Skico has new expectation for alpine coaster at Snowmass

Scott Condon
The Aspen Times
Vail Resorts constructed the "Forest Flyer" at Vail Mountain this summer. This rendering depicts what it will be like next summer traveling on the alpine coaster. Aspen Skiing Co. applied to construct one at Snowmass.
Vail Resorts courtesy photo |

Aspen Skiing Co.’s plan to turn part of Snowmass Ski Area into a summer adventure center — complete with an alpine coaster, canopy tour, ropes course and a big climbing wall — will take longer than company officials anticipated to get through the U.S. Forest Service review.

Skico officials told the Snowmass Village Town Council Monday that its plan will require the most detailed type of review at the local level and it also must go through prescreening with the Forest Service’s regional office and a check-in with the Washington, D.C., headquarters.

The White River National Forest will perform a more detailed environmental-impact statement rather than a shorter environmental assessment, according to Snowmass Ski Area Manager Steve Sewell.

“One thing we had hoped for was to get those programs through Forest Service review and approval by spring of next year so we could break ground on these things,” Sewell said. “The Forest Service has changed its review process.”

It’s a “good thing” to have the extra scrutiny at the regional and national level so that projects are done correctly, Sewell said, but it affects the timing.

“I’m not optimistic about breaking ground next year,” he said.

Skico’s vision for adding summer thrills was outlined in the updated Snowmass Master Development Plan that was formally accepted by the Forest Service in August.

The plan proposes beefing up amenities on the Elk Camp portion of the mountain. A gravity-driven alpine coaster will use bobsledlike cars on tubular rail tracks, according to the plan. Riders will get towed uphill. Sewell said Skico is working with a German company that is a leader in designing coasters in the U.S. and Europe on a design for Snowmass.

“I don’t know if the word is ‘scary’ or ‘exciting,’” Sewell said.

Skico is working with a Grand Junction firm on a zip line-canopy cruiser course that would glide from one elevated platform to another.

The town of Snowmass Village and Pitkin County also will be involved in the review. Skico is eager to get moving because summer visits are a growing part of its portfolio. Snowmass Village Mayor Markey Butler indicated she is eager for the plan to advance, as well.

“What do we need to do with the Forest Service to get them moving?” she asked Skico officials Monday at an annual fall meeting between company and town officials.

“It was a change in that whole review process, but it is what it is,” Sewell replied. “But as I said before, we’re comfortable with it, and the Forest Service is pleased with the direction we’re going. We just need to go through that process.”

David Corbin, Skico vice president of planning and development, said the Forest Service has received a substantial number of proposals since Congress passed legislation that establishes summer amenities as a legitimate use of public lands leased by ski areas. Because of the interest, the regional and national offices want to make check plans, he said. That coupled with the White River National Forest’s decision to perform an environmental-impact statement means the review will likely take 12 to 24 months, Corbin said. Skico had anticipated a process that took nine to 12 months, he said.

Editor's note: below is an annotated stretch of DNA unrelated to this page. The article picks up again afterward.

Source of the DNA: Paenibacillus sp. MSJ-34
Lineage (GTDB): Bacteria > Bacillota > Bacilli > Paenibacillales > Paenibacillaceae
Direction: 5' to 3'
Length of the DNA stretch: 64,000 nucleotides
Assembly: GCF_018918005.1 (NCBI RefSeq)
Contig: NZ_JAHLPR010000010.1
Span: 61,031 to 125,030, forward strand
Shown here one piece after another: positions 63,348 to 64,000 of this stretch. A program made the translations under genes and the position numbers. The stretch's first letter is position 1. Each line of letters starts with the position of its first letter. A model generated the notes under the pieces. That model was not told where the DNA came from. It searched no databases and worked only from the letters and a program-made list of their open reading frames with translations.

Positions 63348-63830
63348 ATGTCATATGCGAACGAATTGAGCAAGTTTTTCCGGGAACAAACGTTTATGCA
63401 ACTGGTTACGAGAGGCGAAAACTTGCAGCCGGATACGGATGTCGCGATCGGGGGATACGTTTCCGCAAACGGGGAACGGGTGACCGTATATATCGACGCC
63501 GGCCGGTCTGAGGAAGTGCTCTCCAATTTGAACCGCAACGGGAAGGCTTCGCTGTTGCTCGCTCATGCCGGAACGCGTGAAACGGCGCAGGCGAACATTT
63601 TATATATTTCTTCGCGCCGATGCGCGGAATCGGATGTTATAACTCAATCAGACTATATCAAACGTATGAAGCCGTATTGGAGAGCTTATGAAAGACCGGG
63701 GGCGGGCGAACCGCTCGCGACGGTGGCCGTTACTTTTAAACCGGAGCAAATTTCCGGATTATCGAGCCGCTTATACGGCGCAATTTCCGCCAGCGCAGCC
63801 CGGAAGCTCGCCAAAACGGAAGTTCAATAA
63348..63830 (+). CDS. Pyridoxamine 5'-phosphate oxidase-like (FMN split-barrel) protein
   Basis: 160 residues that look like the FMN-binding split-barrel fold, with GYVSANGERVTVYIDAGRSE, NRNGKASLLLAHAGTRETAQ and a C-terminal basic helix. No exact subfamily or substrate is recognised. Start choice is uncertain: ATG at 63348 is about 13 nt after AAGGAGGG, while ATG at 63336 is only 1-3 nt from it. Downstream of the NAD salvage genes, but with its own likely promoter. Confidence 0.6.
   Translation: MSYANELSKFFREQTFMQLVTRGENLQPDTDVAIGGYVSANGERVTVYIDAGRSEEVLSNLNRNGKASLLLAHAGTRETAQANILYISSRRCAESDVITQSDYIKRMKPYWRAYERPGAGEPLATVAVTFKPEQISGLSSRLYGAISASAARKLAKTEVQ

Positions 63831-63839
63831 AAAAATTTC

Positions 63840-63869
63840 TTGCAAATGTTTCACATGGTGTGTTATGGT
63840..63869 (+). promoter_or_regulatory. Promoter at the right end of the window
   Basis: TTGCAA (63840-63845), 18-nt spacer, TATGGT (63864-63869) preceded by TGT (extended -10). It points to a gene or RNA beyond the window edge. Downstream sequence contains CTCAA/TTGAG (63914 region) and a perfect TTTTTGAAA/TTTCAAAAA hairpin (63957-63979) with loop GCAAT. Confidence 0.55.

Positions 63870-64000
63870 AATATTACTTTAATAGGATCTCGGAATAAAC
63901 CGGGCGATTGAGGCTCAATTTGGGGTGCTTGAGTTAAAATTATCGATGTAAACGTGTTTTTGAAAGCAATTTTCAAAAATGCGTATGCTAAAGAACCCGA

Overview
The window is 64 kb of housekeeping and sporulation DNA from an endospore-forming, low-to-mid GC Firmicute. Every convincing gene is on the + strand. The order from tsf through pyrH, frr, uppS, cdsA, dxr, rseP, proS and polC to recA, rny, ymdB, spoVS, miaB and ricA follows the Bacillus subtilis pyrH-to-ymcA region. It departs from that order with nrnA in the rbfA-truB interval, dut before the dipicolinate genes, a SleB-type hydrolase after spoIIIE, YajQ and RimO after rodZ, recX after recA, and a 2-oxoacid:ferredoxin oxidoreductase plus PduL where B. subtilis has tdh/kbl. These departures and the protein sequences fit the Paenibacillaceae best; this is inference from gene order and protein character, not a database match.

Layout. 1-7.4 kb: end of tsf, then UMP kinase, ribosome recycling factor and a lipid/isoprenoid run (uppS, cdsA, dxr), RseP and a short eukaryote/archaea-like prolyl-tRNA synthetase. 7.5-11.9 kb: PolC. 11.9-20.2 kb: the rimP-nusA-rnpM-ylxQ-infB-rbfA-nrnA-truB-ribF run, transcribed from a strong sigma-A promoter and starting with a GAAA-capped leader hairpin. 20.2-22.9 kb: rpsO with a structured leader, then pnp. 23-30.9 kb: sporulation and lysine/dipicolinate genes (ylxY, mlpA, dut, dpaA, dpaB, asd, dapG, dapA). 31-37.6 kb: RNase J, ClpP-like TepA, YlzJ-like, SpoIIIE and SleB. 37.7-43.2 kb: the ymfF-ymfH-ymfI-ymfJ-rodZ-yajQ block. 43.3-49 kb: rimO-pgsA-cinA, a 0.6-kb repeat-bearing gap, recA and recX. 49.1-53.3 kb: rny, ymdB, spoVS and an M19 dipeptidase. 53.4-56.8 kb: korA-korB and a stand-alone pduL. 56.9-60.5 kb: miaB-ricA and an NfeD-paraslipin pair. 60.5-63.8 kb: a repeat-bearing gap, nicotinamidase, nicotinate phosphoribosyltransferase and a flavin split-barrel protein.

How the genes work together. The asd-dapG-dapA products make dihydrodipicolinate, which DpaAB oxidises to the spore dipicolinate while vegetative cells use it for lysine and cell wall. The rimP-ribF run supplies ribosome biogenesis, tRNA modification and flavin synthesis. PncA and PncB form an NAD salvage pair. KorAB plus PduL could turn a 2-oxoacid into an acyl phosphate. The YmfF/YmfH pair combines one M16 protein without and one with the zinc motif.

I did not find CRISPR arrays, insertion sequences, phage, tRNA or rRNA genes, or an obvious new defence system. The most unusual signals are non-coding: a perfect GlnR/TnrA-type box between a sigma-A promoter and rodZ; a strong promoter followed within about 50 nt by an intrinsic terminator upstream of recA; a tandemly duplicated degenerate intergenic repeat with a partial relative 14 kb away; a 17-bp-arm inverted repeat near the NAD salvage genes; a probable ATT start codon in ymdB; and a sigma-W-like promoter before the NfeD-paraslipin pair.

“It came as a surprise to us, and it came not as a reaction to us or our application but all summer-activity proposals that are coming through the Forest Service in general,” he said.

White River National Forest Service Supervisor Scott Fitzwilliams said the agency’s review process always included looks by the regional and national offices. Those steps aren’t adding to the review time, he said. The review will take time because the White River National Forest is short-staffed and has a lot on its plate, he said. Ski-industry leaseholders pay to have their plans reviewed by a third-party consultant and they pay for Forest Service specialists’ time. It is the only industry that pays for a review.

Sewell said Skico will work with the Forest Service to try to advance a different part of its summer plan more quickly. Skico wants to add 10 bicycle trails to the renowned network that already exists in the Elk Camp section of the mountain. The company wants to add some of those trails next summer and make Snowmass competitive with Whistler and Park City as a summer cycling mecca.

In other Skico news:

The construction of the new High Alpine high-speed quad chairlift is on schedule. A crew from lift manufacturer Poma is working on the drive mechanism at the bottom terminal. A load test is scheduled for mid-November. A grand opening is eyed for Dec. 11.

“It’s going to be a very exciting lift. It’s going to change the way the mountain skis,” Sewell said.

Skico Vice President and Chief Operating Officer David Perry said there are some “holes” in bookings that need to be filled, particularly in January and February. One challenge this year is luring international visitors, said Skico President and Chief Executive Officer Mike Kaplan. The strength of the U.S. dollar might entice some skiers in countries such as Australia to check alternatives, such as Japan, he said. Perry said he is confident the advance bookings will improve as the ski season nears.